Director Umberto Lenzi should be no stranger to fans of Italian gore films, as he was the man responsible for such infamous cannibal outings as Man from Deep River, Eaten Alive!, and Cannibal Ferox. But he directed a number of giallo films as well, including Eyeball, So Sweet…So Perverse, Seven Bloodstained Orchids, and the film we’re discussing today, 1972’s Knife of Ice (known in Italian as Il coltello di ghiaccio).
In spite of Lenzi’s pedigree vis-à-vis his cannibal cycle, and also in spite of the fact that Knife of Ice starred Carroll Baker, who had been in three of Lenzi’s previous gialli, which were stuffed to the gills with sex and violence, this one is surprisingly restrained, and though I liked it quite a bit, those seeking buckets of blood and parades of bouncing boobies had best look elsewhere.
Knife of Ice took its inspiration from the 1946 horror movie The Spiral Staircase, a remake of which Lenzi was initially planning before deciding to write his own original story only utilizing aspects of that former one, including the idea of having the main character be a mute woman stalked by a killer. The title of the film, incidentally, is taken from a quote attributed to Edgar Allan Poe—“Fear is a knife of ice which penetrates the senses down to the depth of conscience”—and though the murderer does use a knife and there’s presumably some fear generated thereby, at no point does anyone use a knife made of actual ice to stab somebody. Just managing expectations here. Again incidentally, this film also gets compared quite often to Lucio Fulci’s Don’t Torture a Duckling, which also came out in 1972.
Please note that the very first shots in this film are of an actual bullfight in which the bull gets killed, so those sensitive to such things (like me) might want to skip ahead to after the credits. The scenes turn up in flashback briefly during the course of the movie too, so fair warning. A sweet kitty cat also appears early on in the film, so you know how that’s going to go; yeah, that death isn’t real, but it’s still upsetting. Leave the damn animals alone, Italy! Anyway.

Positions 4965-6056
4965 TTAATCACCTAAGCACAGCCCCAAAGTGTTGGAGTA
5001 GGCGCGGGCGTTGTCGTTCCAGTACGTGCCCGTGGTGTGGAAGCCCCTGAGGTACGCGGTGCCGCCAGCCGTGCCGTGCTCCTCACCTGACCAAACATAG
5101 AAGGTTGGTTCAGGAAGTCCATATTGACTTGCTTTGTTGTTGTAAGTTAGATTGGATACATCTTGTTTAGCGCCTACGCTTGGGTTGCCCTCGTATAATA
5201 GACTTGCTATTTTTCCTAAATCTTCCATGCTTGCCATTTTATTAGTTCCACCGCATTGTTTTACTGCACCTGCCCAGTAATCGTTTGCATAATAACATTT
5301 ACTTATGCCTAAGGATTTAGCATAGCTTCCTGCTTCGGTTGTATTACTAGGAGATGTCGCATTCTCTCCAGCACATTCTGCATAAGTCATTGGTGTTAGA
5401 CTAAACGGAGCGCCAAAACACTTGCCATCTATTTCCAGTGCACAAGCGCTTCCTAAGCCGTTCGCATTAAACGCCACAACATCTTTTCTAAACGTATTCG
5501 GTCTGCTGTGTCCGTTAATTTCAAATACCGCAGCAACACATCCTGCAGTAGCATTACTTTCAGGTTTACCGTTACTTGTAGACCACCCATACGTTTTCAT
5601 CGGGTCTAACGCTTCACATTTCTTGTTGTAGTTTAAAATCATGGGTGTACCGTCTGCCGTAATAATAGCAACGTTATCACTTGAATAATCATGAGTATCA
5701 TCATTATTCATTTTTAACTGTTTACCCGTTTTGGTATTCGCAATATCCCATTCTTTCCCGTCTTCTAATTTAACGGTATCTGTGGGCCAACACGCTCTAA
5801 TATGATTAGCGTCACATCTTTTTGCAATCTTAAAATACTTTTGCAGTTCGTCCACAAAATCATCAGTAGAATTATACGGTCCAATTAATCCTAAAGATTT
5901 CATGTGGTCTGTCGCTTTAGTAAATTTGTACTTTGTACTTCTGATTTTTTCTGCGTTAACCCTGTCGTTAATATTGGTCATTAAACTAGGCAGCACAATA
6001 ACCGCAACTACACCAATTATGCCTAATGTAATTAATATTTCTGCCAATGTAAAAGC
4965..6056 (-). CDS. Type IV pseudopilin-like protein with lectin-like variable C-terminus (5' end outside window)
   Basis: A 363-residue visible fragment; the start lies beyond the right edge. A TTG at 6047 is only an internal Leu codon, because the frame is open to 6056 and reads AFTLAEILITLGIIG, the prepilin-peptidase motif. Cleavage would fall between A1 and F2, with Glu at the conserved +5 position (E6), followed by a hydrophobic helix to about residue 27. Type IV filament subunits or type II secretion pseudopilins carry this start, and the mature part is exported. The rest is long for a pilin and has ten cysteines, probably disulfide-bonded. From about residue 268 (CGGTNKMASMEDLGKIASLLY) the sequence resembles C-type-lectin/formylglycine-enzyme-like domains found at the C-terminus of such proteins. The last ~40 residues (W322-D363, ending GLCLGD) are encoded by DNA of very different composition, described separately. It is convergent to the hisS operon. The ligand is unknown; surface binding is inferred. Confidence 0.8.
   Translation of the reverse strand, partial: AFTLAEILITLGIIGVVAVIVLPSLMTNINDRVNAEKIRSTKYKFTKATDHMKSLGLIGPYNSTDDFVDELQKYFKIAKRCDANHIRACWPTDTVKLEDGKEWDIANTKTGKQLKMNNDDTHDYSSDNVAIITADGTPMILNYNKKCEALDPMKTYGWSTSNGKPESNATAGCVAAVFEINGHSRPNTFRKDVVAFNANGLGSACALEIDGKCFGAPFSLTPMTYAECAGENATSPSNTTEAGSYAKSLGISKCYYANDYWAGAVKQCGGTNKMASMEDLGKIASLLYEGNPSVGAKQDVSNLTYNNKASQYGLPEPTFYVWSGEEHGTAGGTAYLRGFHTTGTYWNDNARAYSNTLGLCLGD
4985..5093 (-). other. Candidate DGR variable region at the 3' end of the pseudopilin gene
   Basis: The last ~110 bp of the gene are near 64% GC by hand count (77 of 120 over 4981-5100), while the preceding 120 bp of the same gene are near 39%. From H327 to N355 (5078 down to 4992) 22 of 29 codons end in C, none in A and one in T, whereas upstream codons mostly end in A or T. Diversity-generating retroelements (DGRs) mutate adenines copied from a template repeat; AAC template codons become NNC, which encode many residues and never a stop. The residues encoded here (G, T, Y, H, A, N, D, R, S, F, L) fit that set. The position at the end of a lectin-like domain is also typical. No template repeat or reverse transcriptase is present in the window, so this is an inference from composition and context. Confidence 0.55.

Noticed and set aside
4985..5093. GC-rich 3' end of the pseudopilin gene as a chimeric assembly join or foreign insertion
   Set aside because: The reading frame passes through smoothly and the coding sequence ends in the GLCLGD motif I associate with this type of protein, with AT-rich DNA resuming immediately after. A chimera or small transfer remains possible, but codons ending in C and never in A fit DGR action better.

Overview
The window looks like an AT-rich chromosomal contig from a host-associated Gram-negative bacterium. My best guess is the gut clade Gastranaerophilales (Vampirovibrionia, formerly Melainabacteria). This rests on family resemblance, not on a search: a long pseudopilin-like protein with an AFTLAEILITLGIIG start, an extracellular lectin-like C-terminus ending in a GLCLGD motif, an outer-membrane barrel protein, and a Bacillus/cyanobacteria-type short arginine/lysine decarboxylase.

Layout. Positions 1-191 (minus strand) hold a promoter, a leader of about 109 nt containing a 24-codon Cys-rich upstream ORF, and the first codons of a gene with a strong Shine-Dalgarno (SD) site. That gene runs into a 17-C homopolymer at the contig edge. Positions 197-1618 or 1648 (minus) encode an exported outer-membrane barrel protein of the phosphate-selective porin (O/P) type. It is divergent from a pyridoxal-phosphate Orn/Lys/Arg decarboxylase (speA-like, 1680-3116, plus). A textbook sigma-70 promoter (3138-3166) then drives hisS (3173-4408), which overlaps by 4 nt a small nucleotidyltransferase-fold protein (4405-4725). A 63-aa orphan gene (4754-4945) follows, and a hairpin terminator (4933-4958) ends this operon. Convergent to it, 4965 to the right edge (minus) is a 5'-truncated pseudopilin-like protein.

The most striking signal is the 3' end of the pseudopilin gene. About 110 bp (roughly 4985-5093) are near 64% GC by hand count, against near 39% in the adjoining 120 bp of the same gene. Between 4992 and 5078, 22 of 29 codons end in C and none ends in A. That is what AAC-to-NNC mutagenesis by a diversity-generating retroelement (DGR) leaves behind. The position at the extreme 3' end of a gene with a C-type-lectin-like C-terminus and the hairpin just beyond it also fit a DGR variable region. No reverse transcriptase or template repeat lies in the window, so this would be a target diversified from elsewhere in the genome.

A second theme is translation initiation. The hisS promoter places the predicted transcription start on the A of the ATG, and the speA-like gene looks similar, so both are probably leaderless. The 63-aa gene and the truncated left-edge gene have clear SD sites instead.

Carroll Baker plays Martha, a young woman who has been completely mute since seeing her parents die in a fiery train wreck when she was just a little girl. She seems to be managing, though, living with her uncle and a couple of servants at a pleasant estate in the Spanish Pyrenees, and flourishing under the care of the kindly family physician, Dr. Laurent. Her uncle Ralph has a heart condition, necessitating frequent bouts of rest and doses of medication, but Martha cares for him ably, and everyone just seems to love her to pieces.
At the beginning of the film, Martha’s sister Jenny arrives for a visit. Jenny is apparently a famous singer who’s been touring North America. She arrives by train, and Martha is proud of herself for being able to meet her at the station, which her previous traumas had always prevented her from doing before. Jenny comes bearing gifts, including a pile of books on the occult for Uncle Ralph (who studies such esoterica), and an old audio recording she found of Martha as a child reciting Lewis Carroll’s poem “The Mouse’s Tale,” before the accident which rendered her speechless.
While the two women are en route back to the house, a strange incident occurs whereby a dude with bizarre, cloudy-looking eyes emerges from the fog and looks at them through the car window before disappearing again. I think this is the third or fourth giallo movie I’ve watched recently in which a character wore weird-ass contact lenses as a plot point. I guess said lenses were all the rage in Italy in the early 1970s.
The night Jenny arrives, the household hosts a birthday party for a 13-year-old neighbor girl named Christina, who’s a close friend of Martha’s. At the party, we’re introduced to most of the main characters (read: suspects), including the aforementioned Dr. Laurent, local priest Father Martin, shifty-ass chauffeur Marcos, and housekeepers Annie and Rosalie.
Later that night, after all the guests have presumably gone home, Jenny awakes to the sound of something shattering downstairs, and creeps down to investigate, finding the door to the garage wide open. Perhaps unwisely, she goes into the garage to check it out, and ends up on the wrong end of a knife.